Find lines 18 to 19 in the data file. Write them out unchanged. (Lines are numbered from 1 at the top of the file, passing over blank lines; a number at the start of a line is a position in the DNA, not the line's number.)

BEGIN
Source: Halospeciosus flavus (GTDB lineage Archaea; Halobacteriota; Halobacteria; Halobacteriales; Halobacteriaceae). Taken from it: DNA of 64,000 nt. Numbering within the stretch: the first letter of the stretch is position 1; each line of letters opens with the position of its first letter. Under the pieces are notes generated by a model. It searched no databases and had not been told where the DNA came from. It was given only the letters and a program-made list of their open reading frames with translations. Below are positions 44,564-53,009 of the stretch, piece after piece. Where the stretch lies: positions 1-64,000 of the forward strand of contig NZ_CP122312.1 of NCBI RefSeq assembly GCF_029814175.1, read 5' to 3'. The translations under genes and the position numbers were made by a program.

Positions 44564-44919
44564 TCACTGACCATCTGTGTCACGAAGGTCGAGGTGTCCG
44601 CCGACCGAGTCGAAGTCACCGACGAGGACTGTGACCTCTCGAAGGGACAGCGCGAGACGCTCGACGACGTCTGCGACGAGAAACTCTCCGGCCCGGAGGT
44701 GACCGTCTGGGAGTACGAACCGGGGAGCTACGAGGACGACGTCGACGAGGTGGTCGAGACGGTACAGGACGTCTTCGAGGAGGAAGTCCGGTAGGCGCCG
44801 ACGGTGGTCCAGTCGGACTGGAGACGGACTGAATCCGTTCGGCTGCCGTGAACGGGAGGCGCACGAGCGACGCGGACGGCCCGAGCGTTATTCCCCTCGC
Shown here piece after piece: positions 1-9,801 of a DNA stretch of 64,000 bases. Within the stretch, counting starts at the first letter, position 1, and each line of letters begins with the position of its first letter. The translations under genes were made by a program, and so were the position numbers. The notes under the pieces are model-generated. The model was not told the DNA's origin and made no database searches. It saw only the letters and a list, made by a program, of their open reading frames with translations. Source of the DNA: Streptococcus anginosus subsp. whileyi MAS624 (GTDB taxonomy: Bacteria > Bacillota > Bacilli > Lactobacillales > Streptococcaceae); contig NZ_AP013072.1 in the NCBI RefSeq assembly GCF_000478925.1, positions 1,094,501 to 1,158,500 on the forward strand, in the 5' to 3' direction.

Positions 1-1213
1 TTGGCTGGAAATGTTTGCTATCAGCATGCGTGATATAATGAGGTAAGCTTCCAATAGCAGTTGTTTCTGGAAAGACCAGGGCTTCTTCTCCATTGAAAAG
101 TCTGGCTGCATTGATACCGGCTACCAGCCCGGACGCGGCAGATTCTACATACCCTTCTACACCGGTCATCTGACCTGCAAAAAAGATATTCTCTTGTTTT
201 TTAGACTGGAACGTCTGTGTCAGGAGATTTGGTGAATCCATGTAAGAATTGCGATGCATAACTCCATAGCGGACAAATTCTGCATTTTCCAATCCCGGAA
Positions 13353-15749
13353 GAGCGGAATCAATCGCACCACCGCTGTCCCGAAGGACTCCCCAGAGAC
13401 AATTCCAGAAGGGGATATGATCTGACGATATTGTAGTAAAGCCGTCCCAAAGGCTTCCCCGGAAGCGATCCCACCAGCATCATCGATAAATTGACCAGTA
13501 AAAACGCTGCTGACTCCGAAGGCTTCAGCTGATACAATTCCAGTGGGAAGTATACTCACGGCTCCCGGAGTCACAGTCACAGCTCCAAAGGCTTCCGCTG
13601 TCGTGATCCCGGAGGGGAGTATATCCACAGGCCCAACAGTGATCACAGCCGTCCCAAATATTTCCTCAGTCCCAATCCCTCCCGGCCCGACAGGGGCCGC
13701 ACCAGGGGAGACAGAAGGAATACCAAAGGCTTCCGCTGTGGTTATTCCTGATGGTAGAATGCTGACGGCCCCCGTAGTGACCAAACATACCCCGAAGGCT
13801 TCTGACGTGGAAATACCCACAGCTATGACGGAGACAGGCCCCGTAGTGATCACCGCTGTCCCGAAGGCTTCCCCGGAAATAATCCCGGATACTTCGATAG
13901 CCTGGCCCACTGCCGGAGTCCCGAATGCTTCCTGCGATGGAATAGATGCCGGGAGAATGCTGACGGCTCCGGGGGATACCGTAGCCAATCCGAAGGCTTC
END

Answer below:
13801 TCTGACGTGGAAATACCCACAGCTATGACGGAGACAGGCCCCGTAGTGATCACCGCTGTCCCGAAGGCTTCCCCGGAAATAATCCCGGATACTTCGATAG
13901 CCTGGCCCACTGCCGGAGTCCCGAATGCTTCCTGCGATGGAATAGATGCCGGGAGAATGCTGACGGCTCCGGGGGATACCGTAGCCAATCCGAAGGCTTC